Art based on research I conducted with Ximena Garcia-Rada and Dan Ariely (see below) about the contagious effects of corruption and dishonesty. 

Art based on research I conducted with Ximena Garcia-Rada and Dan Ariely (see below) about the contagious effects of corruption and dishonesty. 

Earlier this year, The New York Times profiled Adolfo Kaminsky. Born in Argentina to a Russian Jewish family, Kaminsky was raised in Paris during the Nazi occupation and eventually deported and interned at Drancy, the last stop on the way to Auschwitz. Unlike other children, however, Kaminsky had an Argentinian passport. The consulate intervened, and he was saved. After a chance meeting with the Jewish resistance, Kaminsky discovered that his experience with inks and chemicals, gained during an apprenticeship dying clothes, could help him forge official documents to save other Jewish families. He learned quickly. Eventually, Kaminsky learned of an immanent mass deportation, having only a few days to save hundreds of families. “It’s a simple calculation,” he told the Times. “In one hour I can make 30 blank documents; if I sleep for an hour, 30 people will die.” Kaminsky worked tirelessly through two nights, saving hundreds.

Moral philosophers like Peter Singer argue that the situation of a modern and affluent Westerner is remarkably similar to Kaminsky’s. It may make a less gripping backdrop than World War II, but 300,000 children die every year from malaria, and results from more than 20 randomized controlled trials suggest that about $3,500 spent on insecticide treated bed nets can save one child. If every American felt a small fraction of the obligation to prevent harm that Kaminksy felt, we could save 300,000 children every year from dying. So why does the moral obligation seem so much stronger to forge a passport but not to donate money when the outcome, saving lives, is the same? What are the factors that determine when we feel an obligation and when we don't? And how can we leverage this research to save the lives of some of the most vulnerable people in the world? 

These are the questions I want to answer with my research, and here's some work I've already done:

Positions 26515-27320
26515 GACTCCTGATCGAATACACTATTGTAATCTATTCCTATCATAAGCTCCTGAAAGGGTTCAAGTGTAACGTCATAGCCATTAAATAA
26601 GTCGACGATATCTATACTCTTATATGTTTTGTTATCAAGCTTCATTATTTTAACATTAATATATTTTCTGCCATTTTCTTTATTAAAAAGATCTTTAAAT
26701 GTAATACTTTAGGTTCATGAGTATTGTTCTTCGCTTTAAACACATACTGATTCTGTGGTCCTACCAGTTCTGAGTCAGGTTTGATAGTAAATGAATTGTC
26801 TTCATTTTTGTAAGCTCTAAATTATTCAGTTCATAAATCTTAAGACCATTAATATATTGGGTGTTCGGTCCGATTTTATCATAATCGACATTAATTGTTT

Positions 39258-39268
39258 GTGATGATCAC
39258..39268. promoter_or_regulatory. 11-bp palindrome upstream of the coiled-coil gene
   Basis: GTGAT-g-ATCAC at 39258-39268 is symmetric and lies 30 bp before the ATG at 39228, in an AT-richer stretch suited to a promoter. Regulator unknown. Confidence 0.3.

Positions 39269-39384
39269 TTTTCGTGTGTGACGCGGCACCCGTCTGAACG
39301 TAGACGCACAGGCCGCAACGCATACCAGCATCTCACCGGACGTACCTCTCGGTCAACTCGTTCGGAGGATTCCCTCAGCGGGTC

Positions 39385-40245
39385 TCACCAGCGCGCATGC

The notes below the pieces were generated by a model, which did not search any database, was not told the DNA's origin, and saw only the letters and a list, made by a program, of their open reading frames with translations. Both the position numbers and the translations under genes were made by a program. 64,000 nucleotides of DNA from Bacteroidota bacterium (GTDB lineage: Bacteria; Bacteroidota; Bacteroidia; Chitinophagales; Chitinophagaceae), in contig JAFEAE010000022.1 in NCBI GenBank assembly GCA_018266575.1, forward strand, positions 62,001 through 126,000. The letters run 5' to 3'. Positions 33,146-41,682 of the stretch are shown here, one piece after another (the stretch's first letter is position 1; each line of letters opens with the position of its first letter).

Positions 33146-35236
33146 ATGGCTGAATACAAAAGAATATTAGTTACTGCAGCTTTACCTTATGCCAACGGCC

Under Review / Revision

  • Chituc, V., Sinnott-Armstrong, W. Social Conformity in Moral Judgment and its Philosophical Lessons. (in prep). 
  • Garcia-Rada, X., Chituc, V., Nichols, A., Mann, H., Campbell, T., Ariely, D. The moral degradation of bribes. (Adding a control and follow-up study in response to reviewer comments)
  • Ansher, C., Chituc, V., Wolfe, J., Ariely, D. Explaining Preferences for Natural Medicine: Anticipated side effects more strongly motivate treatment preferences than expected benefits. (Under Review)
  • Wolfe, J. Chituc, V., Ariely, D. All That Twitters Is Not Gold: How Verbally Documenting An Experience Affects Enjoyment (In Prep)
  • Strohminger, N., Chituc, V., and Schwarz, N. Is alacrity the soul of wit? (Adding one additional study in response to reviewer comments)


  • Chituc, V. (2016) Toward an Empirical Refutation of “Ought” Implies “Can.” Invited presentation at the Center for Research in Applied Ethics at the University of Bucharest, with commentary by Toni Gibea. Bucharest, Romania.
  • Chituc, V., Henne, P., Sinnott-Armstrong, W., & De Brigard, F. (2016) Blame, not ability, impacts moral “ought” judgments for impossible actions: Toward an empirical refutation of ‘ought’ implies ‘can’. Contributed Session on Agency and Morality, presented at the 42nd Annual Meeting of the Society for Philosophy and Psychology. Austin, TX.
  • Chituc, V., Henne, P., Sinnott-Armstrong, W., & De Brigard, F. (2015) You Ought to but You Can't: Blame Drives Judgments of the Ought-Implies-Can Principle. Poster presented at the 41st Annual Meeting of the Society for Philosophy and Psychology. Durham, NC.
  • Santos, L. R., Edwards, B. J., Rottman, B., Chituc, V. & Edwards, J. (2011) Do capuchin monkeys diagnose causal structure? Talk presented at the 7th biennial meeting of the Cognitive Development Society. Philadelphia, PA.